Canada’s online casino belt
The United States has its bible and rust belts, Australia has the wheat belt, Africa the bean belt and India the Hindi belt.
Now Canada has the online casino belt.
It’s not quite fitted just yet. There are a couple more notches to be added but it does look very much like every one of Canada’s US-bordering provinces from East to West will have government operated online casinos within the next few years. One is already up, a couple more are fait accomplis and the rest are going through the research, consideration and PR spin mode that seems to proceed finally going ahead with a politically contentious undertaking like net gaming.
The belt is closing…
British Columbia was the first domino to fall with the launch last month of the BCLC run PlayNow online casino.
The Ontario government declared their hand soon after with concrete plans announced by Ontario Lottery and Gaming chairman Paul Godfrey to get an online casino up and running by 2012.
Quebec has been quietly beavering away and will launch a service initially offering online poker and sports betting as early as September this year! According to Loto-Québec CEO Alain Cousineau, their product will offer locals an alternative to operators that are, “illegal, unregulated and often of doubtful integrity.” He went on to tell CBC Canada that, “This is a way for us to channel the gaming offering in a controlled circuit and environment whose integrity will be beyond reproach.”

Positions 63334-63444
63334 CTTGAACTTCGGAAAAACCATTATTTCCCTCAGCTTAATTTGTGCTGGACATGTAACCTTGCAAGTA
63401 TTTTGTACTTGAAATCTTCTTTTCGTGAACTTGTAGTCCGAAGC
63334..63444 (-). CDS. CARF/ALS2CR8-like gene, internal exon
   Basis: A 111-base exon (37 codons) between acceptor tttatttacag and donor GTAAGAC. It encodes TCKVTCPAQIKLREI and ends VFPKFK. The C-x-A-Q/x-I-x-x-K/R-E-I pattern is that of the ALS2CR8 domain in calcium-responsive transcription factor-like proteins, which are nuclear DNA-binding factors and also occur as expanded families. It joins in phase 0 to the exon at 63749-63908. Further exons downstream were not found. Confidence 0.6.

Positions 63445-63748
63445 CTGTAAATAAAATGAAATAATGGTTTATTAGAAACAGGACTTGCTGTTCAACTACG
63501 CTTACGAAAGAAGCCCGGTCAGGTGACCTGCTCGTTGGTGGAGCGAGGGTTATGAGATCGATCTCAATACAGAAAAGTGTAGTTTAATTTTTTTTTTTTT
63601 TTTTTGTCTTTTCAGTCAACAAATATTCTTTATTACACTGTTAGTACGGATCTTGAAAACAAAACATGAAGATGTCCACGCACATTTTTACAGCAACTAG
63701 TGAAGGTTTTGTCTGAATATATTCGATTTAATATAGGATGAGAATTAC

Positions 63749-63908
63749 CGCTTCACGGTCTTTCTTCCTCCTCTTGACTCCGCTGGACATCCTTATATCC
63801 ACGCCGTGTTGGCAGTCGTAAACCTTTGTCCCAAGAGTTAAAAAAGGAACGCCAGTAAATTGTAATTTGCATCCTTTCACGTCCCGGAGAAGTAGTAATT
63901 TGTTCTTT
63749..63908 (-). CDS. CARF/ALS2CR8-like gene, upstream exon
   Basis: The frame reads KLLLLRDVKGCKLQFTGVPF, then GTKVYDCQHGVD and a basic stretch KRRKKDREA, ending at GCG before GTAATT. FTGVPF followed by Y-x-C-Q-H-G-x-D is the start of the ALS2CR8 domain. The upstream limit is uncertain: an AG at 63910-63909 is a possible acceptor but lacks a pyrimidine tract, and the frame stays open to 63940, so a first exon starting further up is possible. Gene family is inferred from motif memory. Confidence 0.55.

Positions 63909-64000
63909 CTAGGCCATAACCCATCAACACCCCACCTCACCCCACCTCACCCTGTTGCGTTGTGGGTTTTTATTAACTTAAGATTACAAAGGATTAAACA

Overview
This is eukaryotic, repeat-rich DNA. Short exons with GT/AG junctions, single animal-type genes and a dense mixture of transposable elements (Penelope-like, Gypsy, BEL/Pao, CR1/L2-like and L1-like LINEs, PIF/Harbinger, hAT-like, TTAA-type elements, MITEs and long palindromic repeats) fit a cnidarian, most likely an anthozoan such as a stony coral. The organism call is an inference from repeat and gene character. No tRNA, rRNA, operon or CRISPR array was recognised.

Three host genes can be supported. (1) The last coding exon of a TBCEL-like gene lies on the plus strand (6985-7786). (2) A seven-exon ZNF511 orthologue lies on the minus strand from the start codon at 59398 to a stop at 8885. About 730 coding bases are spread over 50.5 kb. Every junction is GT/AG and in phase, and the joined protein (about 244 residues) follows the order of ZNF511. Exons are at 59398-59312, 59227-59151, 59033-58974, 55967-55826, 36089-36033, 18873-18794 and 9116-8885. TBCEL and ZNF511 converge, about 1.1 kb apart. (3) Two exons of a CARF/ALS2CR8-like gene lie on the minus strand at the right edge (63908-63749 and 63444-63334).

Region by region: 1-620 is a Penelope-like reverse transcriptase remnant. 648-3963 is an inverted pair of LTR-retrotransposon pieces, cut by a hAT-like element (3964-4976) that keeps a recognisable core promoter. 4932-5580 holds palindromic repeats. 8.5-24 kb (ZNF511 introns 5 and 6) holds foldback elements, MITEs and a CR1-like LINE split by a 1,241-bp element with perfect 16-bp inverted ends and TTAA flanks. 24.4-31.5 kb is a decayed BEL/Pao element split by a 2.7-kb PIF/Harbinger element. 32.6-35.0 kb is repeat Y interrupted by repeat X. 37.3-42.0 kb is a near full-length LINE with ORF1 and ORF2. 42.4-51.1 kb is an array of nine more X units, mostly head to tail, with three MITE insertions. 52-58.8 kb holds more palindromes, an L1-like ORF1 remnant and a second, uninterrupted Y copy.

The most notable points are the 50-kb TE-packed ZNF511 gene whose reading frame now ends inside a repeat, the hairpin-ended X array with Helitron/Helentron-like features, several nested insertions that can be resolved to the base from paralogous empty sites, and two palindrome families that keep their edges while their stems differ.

Not wanting to miss out on the party the smaller provinces have indicated they will likely follow suite…
Saskatchewan‘s Minister for Gaming, Ken Cheveldayoff told CBC his government was “very interested” in entering the online gambling space following Ontario’s announcement. It is something they are, “cautiously looking at” he said.
Alberta‘s government has, “definitely been researching and monitoring online gaming for a number of years.” So says Alberta Gaming and Liquor Commission spokesperson Lynn Hutchings-Mah. She also noted that traditional gaming revenues in the province had declined 15% since the GFC took hold so additional sources would be welcomed.
Manitoba has been mulling the online gambling question since April. Back then Minister for Lotteries Steve Ashton told Global Winnipeg :
“We’re looking at it. No decision has been made yet, but I anticipate a decision sometime over the next few months,”
This may not sound overly conclusive, but when you consider what’s transpired since April you’d forgive Manitoba for getting swept up in the stampede mentality that seems to have gripped their neighboring provinces.
Why the sudden change of policy?
The online casino industry isn’t new. It’s actually deep into its second decade so you’d be forgiven for wondering why, after 15 or 16 years Canadian governments have all of a sudden, with the unison of a Beach Boys harmony, become so hot on net gambling?
The answer lies in one word, or rather acronym…GFC.
Nothing moderates the political moral compass more than a bit of fiscal pain.